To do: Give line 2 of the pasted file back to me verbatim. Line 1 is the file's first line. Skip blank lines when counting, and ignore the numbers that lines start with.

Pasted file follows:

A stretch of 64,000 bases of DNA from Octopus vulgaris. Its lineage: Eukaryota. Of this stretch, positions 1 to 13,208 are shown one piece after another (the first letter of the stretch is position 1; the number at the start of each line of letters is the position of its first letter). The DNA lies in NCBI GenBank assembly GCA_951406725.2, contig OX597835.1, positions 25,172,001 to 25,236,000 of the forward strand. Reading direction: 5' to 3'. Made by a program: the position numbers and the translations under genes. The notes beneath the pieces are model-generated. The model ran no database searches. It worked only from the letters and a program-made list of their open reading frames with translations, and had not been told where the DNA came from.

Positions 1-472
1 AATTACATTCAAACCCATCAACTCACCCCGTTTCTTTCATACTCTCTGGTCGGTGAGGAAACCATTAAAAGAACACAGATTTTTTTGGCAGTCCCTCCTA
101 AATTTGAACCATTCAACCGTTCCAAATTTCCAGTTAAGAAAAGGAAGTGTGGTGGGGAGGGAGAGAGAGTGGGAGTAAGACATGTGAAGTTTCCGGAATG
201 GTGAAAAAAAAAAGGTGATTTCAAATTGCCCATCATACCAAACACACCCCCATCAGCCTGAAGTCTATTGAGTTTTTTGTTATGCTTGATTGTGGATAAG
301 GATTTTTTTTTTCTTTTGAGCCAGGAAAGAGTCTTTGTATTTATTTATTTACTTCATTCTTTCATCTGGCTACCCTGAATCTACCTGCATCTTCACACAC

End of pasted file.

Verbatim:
Positions 1-472